Early apprehensions faded away

With lingering Ugandan violence foremost in their minds, Paul and Terese were apprehensive the first day they brought Andre to their home in Nyakibale, but those fears quickly faded.

“We watched every move he made the first day and wouldn’t let him out of our sight,” admitted Terese. “But by the end of the day, we realized he was in a very safe environment and allowed him the freedom to play with the children in the community. They didn’t understand each other very well, but they played soccer all afternoon and quickly became good friends.”

While bringing a child to the mission field challenged the Bauers to juggle service to the hospital with bridging family relationships, the couple believes that bringing Andre along brought them into a fraternity with families that would not have occurred otherwise.


Dr. Paul Bauer consults with other medical professionals while also serving on a medical mission trip to Karoli Lwanga Hospital in Uganda. (Submitted photo courtesy the Bauer family)

“There were so many blessings and we were given exposure to evangelization, encountering the Lord with others, and the innocence and peace of the child’s view that probably wouldn’t have happened had we gone alone,” said Paul. “Andre also learned about community through daily life of the routine of work and rest, reflection, sleep and doing laundry by hand and hanging it to dry. This experience really brought us together as a family.”

When the couple was not trying to save the lives of critically ill children dealing with malaria, HIV/AIDS and tuberculosis, treating patients with meningitis, malnutrition and trauma from motor vehicle accidents, or teaching modern techniques to nursing staff, they were able to explore the lush mountainous region of Uganda.

Lessons in Ugandan countryside

“Andre was able to see elephants, gazelles, farm animals, giraffes, hippos and the birth of a baby hippo,” said Terese. “One day we took a ferry ride and saw some very large crocodiles – it was a wonderful experience for all of us and something we may not have done had we not brought Andre with us.”

Although the residents were warm and friendly, the Ugandan children, for the most part, were quiet and followed the American adage, “Children should be seen and not heard,” unlike the conversational and outgoing Andre.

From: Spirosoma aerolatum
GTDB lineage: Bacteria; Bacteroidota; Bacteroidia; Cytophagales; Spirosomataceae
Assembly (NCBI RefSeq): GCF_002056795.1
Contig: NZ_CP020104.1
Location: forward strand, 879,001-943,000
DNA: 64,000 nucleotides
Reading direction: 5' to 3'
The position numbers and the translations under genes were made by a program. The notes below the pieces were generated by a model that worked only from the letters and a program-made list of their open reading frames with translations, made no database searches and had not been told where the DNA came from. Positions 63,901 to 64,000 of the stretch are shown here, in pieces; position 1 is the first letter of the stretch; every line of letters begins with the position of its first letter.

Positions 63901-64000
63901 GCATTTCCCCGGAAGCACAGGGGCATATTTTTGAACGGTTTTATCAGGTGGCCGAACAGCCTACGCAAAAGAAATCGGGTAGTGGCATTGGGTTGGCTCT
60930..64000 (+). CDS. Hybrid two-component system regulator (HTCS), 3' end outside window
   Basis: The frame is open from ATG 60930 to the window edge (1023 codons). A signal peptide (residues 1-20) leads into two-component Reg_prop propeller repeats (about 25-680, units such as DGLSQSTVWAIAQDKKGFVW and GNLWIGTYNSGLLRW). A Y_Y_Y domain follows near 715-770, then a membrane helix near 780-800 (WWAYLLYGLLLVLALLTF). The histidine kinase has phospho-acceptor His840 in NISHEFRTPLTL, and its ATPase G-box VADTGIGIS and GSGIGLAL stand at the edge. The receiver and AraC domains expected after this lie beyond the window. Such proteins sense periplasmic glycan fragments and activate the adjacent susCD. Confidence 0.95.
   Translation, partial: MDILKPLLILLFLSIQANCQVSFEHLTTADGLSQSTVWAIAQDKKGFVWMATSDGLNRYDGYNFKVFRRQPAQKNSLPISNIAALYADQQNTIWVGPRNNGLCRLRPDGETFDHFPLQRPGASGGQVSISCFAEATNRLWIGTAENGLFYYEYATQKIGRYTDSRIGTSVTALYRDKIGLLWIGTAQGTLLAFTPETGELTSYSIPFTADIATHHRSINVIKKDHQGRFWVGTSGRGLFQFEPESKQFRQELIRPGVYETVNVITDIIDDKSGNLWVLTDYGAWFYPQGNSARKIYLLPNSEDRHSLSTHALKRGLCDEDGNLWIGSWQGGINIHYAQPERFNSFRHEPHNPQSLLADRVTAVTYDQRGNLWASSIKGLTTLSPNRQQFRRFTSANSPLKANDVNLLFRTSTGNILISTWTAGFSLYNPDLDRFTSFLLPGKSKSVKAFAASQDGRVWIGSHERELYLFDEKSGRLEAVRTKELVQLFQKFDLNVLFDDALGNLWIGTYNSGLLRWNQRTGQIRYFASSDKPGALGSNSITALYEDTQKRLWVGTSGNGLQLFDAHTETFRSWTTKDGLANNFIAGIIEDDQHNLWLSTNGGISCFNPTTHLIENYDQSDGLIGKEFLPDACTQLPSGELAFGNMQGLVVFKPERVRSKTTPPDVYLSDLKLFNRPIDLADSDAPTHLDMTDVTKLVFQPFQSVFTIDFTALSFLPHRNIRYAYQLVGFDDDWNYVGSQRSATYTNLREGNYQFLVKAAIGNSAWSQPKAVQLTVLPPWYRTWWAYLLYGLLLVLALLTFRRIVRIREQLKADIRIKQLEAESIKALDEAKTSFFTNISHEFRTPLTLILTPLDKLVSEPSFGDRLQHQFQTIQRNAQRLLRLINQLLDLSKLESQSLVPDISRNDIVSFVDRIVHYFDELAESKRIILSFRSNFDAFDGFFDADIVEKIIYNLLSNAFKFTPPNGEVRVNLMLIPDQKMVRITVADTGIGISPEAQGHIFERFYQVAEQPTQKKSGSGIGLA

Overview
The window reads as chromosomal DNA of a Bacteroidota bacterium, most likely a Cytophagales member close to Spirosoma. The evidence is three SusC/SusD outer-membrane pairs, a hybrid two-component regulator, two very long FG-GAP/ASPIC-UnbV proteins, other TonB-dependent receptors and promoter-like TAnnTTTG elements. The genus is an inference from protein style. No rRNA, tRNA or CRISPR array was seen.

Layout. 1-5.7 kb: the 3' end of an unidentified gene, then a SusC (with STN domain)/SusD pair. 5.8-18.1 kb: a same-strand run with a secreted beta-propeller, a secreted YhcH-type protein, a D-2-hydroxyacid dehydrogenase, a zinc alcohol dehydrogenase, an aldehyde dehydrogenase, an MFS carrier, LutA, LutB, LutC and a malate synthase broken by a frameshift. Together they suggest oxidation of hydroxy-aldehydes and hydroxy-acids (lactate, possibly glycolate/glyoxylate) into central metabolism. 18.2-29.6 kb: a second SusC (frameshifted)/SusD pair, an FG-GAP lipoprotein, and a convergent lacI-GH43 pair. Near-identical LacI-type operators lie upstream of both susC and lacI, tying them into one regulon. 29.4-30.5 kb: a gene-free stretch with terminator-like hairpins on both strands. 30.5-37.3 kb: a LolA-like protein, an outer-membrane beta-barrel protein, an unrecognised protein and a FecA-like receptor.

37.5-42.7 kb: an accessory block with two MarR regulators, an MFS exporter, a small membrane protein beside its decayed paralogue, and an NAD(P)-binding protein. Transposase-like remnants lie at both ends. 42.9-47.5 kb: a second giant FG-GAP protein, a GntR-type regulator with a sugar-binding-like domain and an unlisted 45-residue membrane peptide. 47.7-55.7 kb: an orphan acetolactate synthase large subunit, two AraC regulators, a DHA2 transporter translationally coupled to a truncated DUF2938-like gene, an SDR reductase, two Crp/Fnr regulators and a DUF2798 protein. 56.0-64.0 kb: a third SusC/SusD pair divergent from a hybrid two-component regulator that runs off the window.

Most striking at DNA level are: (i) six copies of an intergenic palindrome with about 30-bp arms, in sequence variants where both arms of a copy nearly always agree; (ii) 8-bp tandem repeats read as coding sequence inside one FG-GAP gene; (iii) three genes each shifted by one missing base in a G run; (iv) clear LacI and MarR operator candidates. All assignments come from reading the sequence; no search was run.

“Andre was talking all the time and adults didn’t know how to take him,” said Terese. “Often they would either ignore him or become very amused and almost egg him on because he was so culturally different than what they are accustomed to. Even at the lengthy Sunday Masses, the children were quiet for hours; it was so amazing to me.”

Terese not only traveled while pregnant, but she traveled during her third trimester. As a missionary, Terese put aside her own comfort to embrace the chance to serve a busy hospital in a Third World country where every drop of water is sacred.

Pregnant in Third World country

“It was a really good thing that I had already had my yellow fever vaccine done before I became pregnant, but there were quite a few e-mails going back and forth between the infectious disease department and my doctor regarding the appropriate malaria medication that was safe for me to take,” said Teresa. “Also, the lack of water really made things difficult as far as keeping our hands cleaned and our medical instruments sanitized. By the time Paul left, they had not seen water in six weeks.”

It was rare that anyone mentioned Terese’s expanding belly, unless she discussed it first. For the two who bravely crossed cultural lines and mentioned her pregnancy, their reactions were nothing short of amusing.